The OPCW/PC History Project
Securing Chemical Disarmament: How the OPCW was built
August 1992 the Conference on Disarmament in Geneva completed twenty
years of work on the text of the Chemical Weapons Convention (CWC).
In May 1997, the Organization for the Prohibition of Chemical Weapons
(OPCW), created by the CWC, started
work in The Hague. Opening the first session of the Conference of
the States Parties to the CWC, UN Secretary-General Kofi Annan called
the Convention an "unprecedented agreement in the field of disarmament
and non-proliferation". The CWC is the only international treaty
to require and to verify the disarmament and non-proliferation of
an entire category of weapons of mass destruction. That the OPCW
could operate effectively at entry into force of the Convention
represents the achievement of the OPCW Preparatory Commission ("the
The aims of
the HSP project were:
and index an extensive archive of the Commission's work, both
documentary and oral.
a history of the Commission. This has since been published as
"The Creation of the Organisation for the Prohibition of
Chemical Weapons. A Case Study in the Birth of an Intergovernmental
Organisation", edited by Ian R.Kenyon and Daniel Feakes.
(2007, TMC Asser Press, The Hague)
and evaluate the process by which a functioning organization
and verification system was created out of a treaty text.
the ways in which, and the reasons why, the OPCW differs from
the concept developed in Geneva.
generic lessons that can be learnt for the establishment of
other international organizations.
archive includes primary documents but a main focus was on collecting
oral or written contributions from diplomats, officials and representatives
of the worldwide chemical industry involved in the Commission's
work. Some had retired from their previous positions, others were
still working in government, some still in the same or related areas,
and others still worked for the OPCW
Technical Secretariat. Contributions were in the form of written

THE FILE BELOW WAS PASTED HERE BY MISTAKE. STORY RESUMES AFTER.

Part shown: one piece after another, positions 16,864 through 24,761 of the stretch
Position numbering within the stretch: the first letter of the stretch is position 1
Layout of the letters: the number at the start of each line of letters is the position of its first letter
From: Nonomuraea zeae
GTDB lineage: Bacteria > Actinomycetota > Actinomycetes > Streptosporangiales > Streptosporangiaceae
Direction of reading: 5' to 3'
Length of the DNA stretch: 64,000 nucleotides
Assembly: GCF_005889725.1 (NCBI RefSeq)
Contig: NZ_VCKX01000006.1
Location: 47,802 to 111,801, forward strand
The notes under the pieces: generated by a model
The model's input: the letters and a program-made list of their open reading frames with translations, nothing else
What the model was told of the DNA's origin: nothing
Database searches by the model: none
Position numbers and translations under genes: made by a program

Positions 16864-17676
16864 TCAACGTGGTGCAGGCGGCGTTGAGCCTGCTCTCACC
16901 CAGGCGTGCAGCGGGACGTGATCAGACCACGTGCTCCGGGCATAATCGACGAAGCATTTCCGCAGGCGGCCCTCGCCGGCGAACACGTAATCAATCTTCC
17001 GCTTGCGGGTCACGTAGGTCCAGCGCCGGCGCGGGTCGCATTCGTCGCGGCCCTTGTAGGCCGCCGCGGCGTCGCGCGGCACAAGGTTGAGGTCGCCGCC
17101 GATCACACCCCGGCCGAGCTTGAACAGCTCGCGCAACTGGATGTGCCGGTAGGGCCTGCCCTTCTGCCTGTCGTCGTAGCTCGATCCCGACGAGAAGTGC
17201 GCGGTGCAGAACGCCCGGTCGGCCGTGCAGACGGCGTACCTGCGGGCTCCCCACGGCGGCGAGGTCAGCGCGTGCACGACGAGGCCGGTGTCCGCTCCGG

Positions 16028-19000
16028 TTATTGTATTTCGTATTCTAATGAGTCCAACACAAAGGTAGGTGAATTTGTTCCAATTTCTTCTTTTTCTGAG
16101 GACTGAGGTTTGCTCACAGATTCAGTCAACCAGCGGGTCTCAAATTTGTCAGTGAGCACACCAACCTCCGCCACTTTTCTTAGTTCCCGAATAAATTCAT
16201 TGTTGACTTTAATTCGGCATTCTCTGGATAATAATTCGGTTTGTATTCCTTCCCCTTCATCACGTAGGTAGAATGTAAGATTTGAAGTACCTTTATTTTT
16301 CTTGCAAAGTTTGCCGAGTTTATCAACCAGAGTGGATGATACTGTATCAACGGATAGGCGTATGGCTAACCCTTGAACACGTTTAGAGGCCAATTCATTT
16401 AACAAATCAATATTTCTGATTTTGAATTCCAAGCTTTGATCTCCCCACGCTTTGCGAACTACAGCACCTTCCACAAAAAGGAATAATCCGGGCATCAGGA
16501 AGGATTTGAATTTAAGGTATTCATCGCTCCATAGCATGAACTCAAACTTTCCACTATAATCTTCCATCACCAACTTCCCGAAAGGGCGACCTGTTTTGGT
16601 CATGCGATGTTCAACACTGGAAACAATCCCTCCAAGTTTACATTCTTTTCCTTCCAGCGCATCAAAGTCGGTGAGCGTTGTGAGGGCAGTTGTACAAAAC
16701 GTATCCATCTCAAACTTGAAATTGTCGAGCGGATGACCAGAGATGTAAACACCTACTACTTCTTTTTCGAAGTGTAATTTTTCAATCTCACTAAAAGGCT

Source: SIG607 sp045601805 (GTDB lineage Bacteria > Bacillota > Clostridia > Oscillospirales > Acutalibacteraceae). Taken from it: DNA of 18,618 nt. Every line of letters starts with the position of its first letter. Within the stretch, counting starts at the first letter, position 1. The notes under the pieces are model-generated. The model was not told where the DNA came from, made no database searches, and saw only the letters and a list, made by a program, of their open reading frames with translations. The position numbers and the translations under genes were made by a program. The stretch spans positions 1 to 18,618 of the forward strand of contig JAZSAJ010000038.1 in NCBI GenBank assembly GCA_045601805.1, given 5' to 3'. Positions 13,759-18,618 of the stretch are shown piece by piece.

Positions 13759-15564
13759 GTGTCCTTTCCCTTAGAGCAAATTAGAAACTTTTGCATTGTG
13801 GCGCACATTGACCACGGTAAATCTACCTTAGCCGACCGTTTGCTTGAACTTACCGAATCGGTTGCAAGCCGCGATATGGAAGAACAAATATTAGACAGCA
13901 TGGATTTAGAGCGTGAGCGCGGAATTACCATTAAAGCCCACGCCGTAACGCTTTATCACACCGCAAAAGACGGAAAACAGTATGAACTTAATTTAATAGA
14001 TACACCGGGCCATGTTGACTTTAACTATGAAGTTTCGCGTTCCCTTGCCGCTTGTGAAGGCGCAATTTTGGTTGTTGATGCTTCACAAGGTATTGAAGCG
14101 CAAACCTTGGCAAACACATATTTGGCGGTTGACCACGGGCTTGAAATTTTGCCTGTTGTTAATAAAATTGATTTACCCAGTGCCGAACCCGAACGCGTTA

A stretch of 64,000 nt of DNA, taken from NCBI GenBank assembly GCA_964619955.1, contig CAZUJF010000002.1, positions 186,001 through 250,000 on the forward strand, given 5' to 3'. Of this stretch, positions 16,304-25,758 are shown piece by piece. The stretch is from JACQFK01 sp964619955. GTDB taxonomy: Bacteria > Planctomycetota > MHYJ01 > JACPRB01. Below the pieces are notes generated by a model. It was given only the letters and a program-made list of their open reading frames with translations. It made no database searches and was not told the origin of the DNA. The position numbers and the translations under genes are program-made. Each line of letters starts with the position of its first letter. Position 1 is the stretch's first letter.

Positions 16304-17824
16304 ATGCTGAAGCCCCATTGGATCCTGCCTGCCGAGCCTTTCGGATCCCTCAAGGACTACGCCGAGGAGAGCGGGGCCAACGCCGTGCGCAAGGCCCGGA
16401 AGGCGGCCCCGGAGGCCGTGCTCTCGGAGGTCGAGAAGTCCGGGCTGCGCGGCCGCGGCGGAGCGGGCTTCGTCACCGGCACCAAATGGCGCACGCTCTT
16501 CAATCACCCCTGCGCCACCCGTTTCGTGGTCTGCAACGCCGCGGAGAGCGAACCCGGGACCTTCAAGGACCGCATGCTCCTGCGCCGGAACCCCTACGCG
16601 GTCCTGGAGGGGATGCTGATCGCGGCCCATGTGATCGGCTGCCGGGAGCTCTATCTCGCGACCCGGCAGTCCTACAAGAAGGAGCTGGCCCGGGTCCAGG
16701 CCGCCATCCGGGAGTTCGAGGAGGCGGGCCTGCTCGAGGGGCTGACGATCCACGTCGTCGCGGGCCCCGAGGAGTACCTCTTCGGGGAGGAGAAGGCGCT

pieces and interview or workshop transcripts.
The HSP project
team comprised Daniel
Kenyon and Julian
Robinson. Kenyon was Executive Secretary (chief executive) of
the Commission for its whole existence and has many contacts in
former national delegations to the Commission as well as its staff
members. He is now a Visiting Fellow of SPRU
- Science and Technology Policy Research, University of Sussex.
Robinson has followed the negotiation of the CWC since the 1960s.
Daniel Feakes spent three years working as a researcher in the OPCW
and has continued to research and publish on the CWC since then.
He is a Research Fellow of SPRU.
A key HSP resource
is the Sussex Harvard Information Bank,
its unique archive of material on chemical/biological warfare issues,
which is open to other researchers and students in the field. The
project team used their long involvement in the maintenance of this
archive when collecting and indexing material for the project archive.
These reports first appeared in the OPCW quarterly journal Chemical
Disarmament (formerly Synthesis), available online
on the OPCW website.
Launch report for the OPCW/PC History
Progress report no 1 (June 2003)
Progress report no 2 (July 2003)
Progress report no 3 (August
- October 2003)
Progress report no 4 (November
2003 - February 2004)
Progress report no 5